The Wedgwood collection assembled by Dr Ellis F Rubin and Suzanne Borow Rubin was a classic example.
Put together with enthusiasm over 60 years, their brief was broad, taking in not just the famous jasper, basalt and creamwares of the 18th and 19th century but also the Fairyland Lustre of the interwar period and modern pieces including artist-designed works.
In February this year Freeman’s (26/21/15% buyer’s premium) offered a first, 250-lot tranche from this ensemble that had filled the Rubins’ Pennsylvania home.
This was followed on July 12 by a second dispersal of around 150 lots. The composition was the same as in February, taking in examples of all types and periods of the English factory.
As in part one, the still voguish Fairyland lustre of Daisy Makeig-Jones was prominent among the top-sellers, accounting for four of top 10 and many of the other highest prices. They were led by a 11¼in (28.5cm) covered baluster vase in the Ghostly Wood and Sycamore Trees patterns that made $12,000 (£9230).
Following this in price were two examples of Wedgwood encaustic decorated wares, pieces whose neoclassical form and decoration was directly inspired by ancient attic pottery.
Selling for $10,000 (£7690) was a pair of rosso antico covered vases in the shape of a lebes gamikos vase and featuring a central band to the bodies decorated with a continuous classical scene on a cane coloured ground. Measuring just under 12in (30cm) high, they were impressed Wedgwood and with the date code for c.1862. Like a number of the Rubins’ Wedgwood items, they were purchased at auction at Skinner in Boston.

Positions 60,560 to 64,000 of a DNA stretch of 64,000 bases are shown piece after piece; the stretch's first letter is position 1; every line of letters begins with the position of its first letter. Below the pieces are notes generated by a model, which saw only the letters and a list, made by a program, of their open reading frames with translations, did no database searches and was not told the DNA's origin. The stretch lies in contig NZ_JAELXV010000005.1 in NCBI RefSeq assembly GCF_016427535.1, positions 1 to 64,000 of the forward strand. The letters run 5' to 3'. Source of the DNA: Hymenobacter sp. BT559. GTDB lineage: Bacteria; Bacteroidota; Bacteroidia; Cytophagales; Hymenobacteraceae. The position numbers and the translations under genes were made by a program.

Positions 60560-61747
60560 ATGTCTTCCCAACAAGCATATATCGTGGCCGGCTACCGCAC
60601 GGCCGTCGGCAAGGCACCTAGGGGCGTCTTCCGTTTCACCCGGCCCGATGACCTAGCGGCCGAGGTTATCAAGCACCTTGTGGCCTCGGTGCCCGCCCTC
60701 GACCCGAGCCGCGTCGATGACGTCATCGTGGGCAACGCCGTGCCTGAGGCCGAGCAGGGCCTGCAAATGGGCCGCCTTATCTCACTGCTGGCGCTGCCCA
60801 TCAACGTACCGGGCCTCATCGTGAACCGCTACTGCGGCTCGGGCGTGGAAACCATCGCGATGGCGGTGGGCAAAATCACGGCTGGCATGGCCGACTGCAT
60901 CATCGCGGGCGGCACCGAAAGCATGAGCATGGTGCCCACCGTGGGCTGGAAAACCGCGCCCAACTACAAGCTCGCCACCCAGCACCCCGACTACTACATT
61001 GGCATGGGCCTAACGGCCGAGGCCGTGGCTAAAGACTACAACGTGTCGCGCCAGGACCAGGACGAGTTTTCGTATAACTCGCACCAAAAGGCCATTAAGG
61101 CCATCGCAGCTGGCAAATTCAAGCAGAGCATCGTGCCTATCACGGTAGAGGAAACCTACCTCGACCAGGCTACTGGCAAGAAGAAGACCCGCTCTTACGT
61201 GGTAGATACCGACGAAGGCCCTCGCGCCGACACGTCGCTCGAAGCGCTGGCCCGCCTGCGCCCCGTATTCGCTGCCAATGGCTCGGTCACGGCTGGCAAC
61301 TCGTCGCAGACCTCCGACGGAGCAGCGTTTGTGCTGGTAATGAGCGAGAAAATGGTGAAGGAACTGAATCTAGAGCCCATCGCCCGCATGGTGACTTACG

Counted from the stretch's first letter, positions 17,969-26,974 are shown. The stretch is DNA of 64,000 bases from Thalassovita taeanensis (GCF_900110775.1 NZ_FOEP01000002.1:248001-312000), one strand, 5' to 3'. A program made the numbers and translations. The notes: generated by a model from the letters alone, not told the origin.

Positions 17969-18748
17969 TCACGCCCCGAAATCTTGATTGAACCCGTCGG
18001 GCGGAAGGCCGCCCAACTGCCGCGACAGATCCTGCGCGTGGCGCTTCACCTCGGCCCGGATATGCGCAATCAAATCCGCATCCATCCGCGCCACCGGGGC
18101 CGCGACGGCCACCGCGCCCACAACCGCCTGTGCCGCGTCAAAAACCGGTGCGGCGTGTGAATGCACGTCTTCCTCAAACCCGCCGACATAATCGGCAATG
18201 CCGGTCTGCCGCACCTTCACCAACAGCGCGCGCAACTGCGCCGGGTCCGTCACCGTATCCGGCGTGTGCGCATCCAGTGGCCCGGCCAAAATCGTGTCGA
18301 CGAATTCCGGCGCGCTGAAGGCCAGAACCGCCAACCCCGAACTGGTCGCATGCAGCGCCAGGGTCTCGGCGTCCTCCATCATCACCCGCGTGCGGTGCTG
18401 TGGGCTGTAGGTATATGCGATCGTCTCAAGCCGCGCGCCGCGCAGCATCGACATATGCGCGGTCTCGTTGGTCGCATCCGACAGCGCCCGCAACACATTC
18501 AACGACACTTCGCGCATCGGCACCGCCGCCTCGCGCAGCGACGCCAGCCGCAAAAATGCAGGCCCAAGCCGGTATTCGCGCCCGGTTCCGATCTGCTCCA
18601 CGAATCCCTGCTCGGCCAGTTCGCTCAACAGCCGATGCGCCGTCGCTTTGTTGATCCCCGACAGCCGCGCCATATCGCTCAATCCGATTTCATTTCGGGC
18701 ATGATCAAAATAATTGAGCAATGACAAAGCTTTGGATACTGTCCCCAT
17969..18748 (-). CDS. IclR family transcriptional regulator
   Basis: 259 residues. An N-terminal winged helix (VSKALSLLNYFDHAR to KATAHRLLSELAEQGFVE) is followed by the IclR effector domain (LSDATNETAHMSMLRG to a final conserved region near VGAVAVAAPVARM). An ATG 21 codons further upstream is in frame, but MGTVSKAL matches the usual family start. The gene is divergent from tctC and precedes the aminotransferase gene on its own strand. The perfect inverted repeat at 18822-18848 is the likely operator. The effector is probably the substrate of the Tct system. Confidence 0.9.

Following at $8000 (£6155) was a 12in (30cm) black basalt wine cooler dated to c.1790 modelled on an ancient bell krater and decorated in red with two registers of classical figures plus bands of anthemion and other classical motifs. This too was a purchase from a Skinner sale.
Wedgwood’s continuous desire to seek out new fashionable products meant the factory, like other firms, joined in the production of the colourful majolica wares that were so popular in second half of the 19th century.
The most expensive of the handful of examples in the second Rubin sale at $4250 (£3270) was the condiment set from the 1870s shown here.
A piece which embodied the often novelty design elements of majolica, this had a pepper shaker fashioned as a lighthouse, a castellated tower-shaped mustard pot and a salt in the form of a boat, all set on a 6¾in (17cm) wide wave-decorated base.
£1 = $1.30